The month of November has become synonymous with raising awareness for men’s health –
and it’s all centred around growing a moustache.
The movement is coined as Movember and it has become a much-loved way to spark conversations, raise money, honour the memory of men lost to cancer or mental health and forge a way forward in health initiatives.
In 2023, Movember is celebrating 20 years and reflecting on the impact the far-reaching movement has had on men’s health in that time.
An idea conceived in a Melbourne bar, today it reaches 23 countries and has contributed to thousands of projects helping men and their families impacted by a diagnosis.
The efforts of thousands of money-raising ‘Mo Bros’ who grow their best moustaches every year assist the charity to break down stigmas, educate, offer support and resources and fund groundbreaking research.
Movember funding has led to the development of five life-extending therapies, three PET imaging radiotracers and a revolutionary blood test.
It also aided two of the most significant medical breakthroughs in the management of advanced prostate cancer in the 21st century: scans that can detect the smallest of tumours once they have spread outside the prostate and radioactive molecules that can destroy cancer cells without damaging surrounding healthy tissue.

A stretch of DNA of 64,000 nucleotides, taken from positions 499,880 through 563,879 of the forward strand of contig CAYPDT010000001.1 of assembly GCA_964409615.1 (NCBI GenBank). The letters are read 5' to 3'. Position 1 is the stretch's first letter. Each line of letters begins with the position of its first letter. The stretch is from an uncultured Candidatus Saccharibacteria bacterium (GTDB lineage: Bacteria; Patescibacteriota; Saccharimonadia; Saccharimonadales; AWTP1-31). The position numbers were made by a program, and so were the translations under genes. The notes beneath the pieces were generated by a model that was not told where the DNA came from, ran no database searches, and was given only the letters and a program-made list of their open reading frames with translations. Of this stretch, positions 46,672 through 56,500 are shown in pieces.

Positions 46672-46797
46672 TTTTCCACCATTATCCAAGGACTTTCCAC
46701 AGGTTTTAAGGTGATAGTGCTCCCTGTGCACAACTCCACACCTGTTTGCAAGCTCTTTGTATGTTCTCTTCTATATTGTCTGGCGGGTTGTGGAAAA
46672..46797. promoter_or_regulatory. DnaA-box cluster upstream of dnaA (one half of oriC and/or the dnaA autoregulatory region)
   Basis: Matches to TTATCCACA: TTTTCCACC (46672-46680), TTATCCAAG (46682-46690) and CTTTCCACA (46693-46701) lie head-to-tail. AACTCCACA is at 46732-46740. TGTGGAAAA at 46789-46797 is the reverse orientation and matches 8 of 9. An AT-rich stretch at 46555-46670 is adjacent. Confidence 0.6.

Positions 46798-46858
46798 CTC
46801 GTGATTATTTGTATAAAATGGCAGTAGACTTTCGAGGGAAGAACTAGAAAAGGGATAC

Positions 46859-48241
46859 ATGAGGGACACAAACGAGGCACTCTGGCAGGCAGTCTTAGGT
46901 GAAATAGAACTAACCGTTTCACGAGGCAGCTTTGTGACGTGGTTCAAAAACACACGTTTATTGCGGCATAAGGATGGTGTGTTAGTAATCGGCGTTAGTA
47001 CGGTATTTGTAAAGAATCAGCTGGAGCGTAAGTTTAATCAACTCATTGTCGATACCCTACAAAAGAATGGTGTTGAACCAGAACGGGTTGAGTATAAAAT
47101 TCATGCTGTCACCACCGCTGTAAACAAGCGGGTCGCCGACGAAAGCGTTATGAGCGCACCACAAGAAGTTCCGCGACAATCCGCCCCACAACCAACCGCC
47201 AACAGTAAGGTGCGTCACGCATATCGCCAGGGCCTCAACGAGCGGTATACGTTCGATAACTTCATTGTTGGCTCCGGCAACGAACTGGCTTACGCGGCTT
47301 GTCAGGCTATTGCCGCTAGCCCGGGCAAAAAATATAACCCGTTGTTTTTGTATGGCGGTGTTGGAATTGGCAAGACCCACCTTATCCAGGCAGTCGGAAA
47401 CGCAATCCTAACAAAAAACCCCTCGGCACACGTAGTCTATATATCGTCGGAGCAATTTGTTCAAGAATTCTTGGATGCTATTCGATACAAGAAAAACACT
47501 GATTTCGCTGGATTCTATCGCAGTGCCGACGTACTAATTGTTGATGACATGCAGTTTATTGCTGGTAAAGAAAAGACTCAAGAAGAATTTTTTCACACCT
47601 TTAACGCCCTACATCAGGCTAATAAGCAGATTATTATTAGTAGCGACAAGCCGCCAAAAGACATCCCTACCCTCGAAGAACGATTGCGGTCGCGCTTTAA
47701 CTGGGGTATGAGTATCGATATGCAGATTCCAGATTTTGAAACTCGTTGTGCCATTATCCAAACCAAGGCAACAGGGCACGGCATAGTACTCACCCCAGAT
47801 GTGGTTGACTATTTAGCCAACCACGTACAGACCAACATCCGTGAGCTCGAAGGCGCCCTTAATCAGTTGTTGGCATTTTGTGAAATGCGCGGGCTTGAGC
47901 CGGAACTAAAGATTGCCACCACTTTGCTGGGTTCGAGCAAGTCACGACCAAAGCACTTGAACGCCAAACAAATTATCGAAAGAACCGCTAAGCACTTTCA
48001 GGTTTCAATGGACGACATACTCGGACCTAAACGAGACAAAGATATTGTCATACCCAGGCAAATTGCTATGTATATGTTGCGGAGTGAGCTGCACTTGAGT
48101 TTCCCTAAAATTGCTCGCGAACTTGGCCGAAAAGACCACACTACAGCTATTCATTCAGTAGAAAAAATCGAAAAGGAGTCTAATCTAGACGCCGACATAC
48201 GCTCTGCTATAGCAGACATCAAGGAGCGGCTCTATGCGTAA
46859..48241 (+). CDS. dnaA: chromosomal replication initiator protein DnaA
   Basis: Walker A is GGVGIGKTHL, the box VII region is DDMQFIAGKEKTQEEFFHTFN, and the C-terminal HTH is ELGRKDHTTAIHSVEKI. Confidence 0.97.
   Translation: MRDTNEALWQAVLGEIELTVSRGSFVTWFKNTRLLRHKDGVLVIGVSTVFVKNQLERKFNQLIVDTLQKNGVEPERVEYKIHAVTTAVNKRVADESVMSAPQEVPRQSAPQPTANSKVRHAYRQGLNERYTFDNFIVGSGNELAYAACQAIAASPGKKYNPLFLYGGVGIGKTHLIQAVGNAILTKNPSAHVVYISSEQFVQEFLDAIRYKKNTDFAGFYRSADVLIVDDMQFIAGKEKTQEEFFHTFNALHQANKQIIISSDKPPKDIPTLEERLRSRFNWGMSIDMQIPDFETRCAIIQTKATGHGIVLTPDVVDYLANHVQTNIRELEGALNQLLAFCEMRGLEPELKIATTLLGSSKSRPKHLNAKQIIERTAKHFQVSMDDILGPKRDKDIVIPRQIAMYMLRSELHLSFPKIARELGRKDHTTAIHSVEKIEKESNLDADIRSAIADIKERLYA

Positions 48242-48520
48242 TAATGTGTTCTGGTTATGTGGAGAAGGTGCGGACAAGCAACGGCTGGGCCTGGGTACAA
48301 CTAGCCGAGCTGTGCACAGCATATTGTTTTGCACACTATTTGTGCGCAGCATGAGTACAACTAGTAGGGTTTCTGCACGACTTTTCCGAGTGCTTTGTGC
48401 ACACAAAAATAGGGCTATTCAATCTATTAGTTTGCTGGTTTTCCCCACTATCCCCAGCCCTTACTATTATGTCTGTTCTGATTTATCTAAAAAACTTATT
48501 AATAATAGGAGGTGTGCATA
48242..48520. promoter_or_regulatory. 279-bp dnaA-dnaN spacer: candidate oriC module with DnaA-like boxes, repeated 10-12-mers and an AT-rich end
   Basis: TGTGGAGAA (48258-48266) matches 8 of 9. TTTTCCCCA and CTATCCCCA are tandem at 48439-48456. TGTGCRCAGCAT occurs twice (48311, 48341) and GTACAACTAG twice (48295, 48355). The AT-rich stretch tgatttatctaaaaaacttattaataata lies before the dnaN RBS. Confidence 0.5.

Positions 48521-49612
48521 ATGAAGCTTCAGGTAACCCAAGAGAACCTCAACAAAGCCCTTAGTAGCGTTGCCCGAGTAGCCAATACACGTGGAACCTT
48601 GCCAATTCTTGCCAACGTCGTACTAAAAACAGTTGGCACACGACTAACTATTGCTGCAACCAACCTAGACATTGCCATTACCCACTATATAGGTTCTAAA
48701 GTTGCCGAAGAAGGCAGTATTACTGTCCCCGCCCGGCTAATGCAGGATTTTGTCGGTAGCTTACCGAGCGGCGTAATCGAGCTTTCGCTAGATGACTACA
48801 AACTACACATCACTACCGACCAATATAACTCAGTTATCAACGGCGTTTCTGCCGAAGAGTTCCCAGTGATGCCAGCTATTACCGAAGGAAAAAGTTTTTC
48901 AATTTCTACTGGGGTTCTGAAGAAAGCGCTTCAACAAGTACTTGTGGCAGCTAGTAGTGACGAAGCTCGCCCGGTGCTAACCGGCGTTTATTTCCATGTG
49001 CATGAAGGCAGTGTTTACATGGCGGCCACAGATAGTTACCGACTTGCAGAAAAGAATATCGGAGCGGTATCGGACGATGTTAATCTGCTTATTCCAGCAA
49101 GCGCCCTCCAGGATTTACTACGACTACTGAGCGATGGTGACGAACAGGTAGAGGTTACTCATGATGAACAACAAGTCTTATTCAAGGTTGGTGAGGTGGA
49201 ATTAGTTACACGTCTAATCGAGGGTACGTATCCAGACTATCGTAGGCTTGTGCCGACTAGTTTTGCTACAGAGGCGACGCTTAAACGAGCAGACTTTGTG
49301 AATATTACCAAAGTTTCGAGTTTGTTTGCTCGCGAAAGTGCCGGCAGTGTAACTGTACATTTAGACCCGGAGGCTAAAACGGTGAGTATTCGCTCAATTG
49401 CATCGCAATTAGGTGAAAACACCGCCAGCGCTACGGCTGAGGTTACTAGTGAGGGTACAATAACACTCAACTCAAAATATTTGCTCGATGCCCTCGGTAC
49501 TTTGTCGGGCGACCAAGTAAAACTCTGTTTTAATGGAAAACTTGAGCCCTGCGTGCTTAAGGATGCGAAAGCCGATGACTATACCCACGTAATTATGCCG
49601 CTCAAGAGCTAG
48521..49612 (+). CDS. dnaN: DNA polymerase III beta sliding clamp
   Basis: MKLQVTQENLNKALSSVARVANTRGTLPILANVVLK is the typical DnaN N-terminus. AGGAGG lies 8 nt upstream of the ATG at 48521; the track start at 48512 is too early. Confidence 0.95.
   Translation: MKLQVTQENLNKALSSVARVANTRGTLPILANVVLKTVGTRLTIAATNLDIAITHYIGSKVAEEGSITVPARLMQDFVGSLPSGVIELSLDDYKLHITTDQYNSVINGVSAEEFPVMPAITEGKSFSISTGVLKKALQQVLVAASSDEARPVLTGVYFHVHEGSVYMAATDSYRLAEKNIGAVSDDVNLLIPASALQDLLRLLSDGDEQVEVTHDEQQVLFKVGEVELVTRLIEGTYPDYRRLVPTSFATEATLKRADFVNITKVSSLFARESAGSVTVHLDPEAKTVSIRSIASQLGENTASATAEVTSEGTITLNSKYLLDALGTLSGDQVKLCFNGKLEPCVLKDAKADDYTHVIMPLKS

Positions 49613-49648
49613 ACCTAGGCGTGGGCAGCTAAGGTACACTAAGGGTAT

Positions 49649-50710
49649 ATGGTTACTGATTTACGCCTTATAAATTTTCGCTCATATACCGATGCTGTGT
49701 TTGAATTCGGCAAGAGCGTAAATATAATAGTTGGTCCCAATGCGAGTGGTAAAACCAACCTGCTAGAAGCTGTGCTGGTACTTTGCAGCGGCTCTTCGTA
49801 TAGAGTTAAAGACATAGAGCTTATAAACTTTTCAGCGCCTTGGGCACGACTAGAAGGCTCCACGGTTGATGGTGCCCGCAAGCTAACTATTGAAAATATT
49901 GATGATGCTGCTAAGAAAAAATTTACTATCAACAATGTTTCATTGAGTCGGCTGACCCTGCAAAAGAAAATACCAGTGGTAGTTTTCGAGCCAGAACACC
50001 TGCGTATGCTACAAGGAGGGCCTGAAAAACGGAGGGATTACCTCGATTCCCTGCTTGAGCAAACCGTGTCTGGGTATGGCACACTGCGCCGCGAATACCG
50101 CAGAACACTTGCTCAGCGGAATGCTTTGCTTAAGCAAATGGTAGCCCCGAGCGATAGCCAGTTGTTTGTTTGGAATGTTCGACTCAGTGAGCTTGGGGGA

These inventions have contributed to a decline of up to a third in the prostate cancer death rate across five out of the six countries where Movember operates.
Movember CEO Michelle Terry says the movement has achieved so much in two decades, but there’s always more work to be done.
“The harsh reality is that globally, we lose one man to suicide every minute of every day; prostate cancer is estimated to be the most diagnosed cancer in men; and testicular cancer is the most common cancer in young men,” Ms Terry says.
“Our fathers, partners, brothers and friends are facing a health crisis and we can’t afford to stay silent. That’s why we’ll continue to make noise, to push boundaries and to help shape the health and wellbeing of men for generations to come.